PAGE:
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Kansas City Royals
"I can't do it," a veteran scribe said.
The manager shook his head sympathetically, not for the writer's plight, but for the Royals. He smiled thinly and said, "It's tough."
Last year Kansas City paid substantial sums for the talents of DH Chili Davis, first baseman Jeff King and shortstop Jay Bell. They all had good years. It didn't help. The Royals finished last in the American League Central for the second consecutive year. Davis and Bell, free agents and smart men, left for richer pastures. King opted to stay behind, re-signing for two years. Among his teammates are Brian Bevil and Matt Whisenant. There are no typos in the preceding sentence. Those are the names of two pitchers in the Kansas City bullpen.
The Royals are an organization with a lot of pride. They keep their ballpark beautiful. Their players are role models, solid citizens. They field respectable teamsor they did, until last year (67-94) and the year before that (75-86). The timing of this funk is awful for the team's board of directors, who soon will be looking to sell the club and now will have to test the market with a bargain-basement team.
This spring the players were given a fancy sheet of paper with the club's mission statement printed on its center: "Our purpose is to develop a winning organization, provide exciting entertainment, quality services and value to baseball fans, customers and stakeholders." The namby-pamby nature of that sentence may reveal the underlying problems at the top of the Royals' organization. Memo to the brass: Before writing your next mission statement, see Jerry Maguire.
The mission statement did not come from the typewriter of Larry Doughty, Kansas City's vice president for player personnel and a baseball lifer. He's old school. He supported the firing of Bob Boone as manager midway through last season. "Bob was a manager who gave the players too much credit," Doughty says. What is his take on Boone's successor, Tony Muser? "Tony understands that young players are not always finished products."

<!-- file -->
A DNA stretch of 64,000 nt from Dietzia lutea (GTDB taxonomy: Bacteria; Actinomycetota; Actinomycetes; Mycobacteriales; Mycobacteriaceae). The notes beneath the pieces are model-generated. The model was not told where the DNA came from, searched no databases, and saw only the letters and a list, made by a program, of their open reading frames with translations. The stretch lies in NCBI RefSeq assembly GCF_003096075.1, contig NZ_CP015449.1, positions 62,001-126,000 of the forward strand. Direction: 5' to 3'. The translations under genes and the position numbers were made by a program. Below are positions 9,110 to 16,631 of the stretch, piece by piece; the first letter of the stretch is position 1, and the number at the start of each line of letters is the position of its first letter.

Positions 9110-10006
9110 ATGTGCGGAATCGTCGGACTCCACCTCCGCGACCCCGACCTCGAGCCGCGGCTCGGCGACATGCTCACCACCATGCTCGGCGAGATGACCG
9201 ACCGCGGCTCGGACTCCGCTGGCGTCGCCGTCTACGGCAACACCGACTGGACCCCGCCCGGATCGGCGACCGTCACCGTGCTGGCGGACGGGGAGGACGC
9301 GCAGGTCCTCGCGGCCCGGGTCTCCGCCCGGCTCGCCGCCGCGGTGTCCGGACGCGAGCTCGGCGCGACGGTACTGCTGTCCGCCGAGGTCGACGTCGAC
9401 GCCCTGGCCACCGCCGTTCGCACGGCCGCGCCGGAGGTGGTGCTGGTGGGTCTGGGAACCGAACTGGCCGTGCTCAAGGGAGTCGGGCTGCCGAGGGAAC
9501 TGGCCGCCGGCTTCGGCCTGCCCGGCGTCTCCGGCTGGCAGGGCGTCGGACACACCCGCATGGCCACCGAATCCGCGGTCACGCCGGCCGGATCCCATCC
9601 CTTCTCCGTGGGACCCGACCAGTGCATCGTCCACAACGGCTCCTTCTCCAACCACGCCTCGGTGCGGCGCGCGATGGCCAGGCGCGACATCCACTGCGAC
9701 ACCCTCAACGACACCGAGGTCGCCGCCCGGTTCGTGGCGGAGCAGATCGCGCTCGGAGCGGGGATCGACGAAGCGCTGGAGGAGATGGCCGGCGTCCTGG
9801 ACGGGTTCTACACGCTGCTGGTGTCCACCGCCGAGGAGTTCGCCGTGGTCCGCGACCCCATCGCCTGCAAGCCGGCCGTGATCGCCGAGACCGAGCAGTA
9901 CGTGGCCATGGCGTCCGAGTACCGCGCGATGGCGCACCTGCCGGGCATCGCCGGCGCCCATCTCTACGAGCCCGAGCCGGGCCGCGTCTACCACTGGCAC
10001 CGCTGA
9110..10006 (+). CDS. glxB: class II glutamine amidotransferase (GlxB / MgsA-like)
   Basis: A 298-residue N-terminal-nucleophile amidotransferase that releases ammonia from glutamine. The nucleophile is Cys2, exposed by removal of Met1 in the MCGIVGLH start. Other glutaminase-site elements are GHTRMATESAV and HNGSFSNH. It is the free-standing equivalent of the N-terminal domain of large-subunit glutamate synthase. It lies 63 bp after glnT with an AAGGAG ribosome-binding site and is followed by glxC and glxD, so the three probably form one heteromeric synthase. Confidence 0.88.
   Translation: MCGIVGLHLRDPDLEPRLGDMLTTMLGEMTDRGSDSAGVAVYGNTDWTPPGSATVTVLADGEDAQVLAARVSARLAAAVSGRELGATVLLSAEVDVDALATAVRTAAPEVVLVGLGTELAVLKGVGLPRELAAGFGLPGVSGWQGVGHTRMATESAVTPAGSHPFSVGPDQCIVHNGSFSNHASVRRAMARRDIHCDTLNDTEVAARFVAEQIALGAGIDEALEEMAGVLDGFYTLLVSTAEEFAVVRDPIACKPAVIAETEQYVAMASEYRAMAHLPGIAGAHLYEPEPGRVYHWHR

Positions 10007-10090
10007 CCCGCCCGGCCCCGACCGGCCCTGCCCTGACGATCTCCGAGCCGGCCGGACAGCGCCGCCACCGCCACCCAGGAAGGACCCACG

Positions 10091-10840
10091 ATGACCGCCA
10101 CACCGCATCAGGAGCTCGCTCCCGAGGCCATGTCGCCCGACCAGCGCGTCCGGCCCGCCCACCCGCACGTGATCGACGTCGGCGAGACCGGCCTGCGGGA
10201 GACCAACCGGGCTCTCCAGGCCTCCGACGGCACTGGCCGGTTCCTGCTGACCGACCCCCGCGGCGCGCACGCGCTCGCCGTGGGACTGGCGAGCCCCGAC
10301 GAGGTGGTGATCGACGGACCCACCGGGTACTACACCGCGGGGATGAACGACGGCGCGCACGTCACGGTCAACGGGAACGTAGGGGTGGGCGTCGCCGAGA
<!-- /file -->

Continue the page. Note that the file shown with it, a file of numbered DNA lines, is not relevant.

Muser's a tough guy, by modern-skipper standards. He doesn't allow golf clubs on road trips. Jeff Conine, picked up from the Marlins in a trade for minor-league righthander Blaine Mull, says Muser works his players much harder than Florida manager Jim Leyland does. (Conine wasn't complaining; he's a worker bee.) For whatever it's worth, Muser won 31 games and lost 48 after taking over from Boone.
One more thing. It's not that hard to name 10 Royals, if the rules allow you to count George Brett. He's 44 now and hasn't played for four years, but he's vice president for baseball operations and still a presence. There are Conine and King. There are Lee Smith, 40, and Terry Pendleton, 37, hanging on. There's Jose Offerman, the second baseman, who cut his errors from 35 in '95 to 16 in '96 and nine last year. There's Hal Morris, the DH, who has hit well over .300 in three of the last five years for the Reds. There's Dean Palmer, the third baseman, who has 163 homers in less than seven seasons. There's Jeff Montgomery, the Royals' alltime save leader, with 256.
Then there's Tim Belcher, the wily righthander, 36 years old and the winner of his club's award for pitcher of the year last season. "I don't think a 13-12 record with a 5.02 ERA warrants an award," Belcher says, chagrined, of course. "But on our club, I guess it did."
by Mark Bechtel
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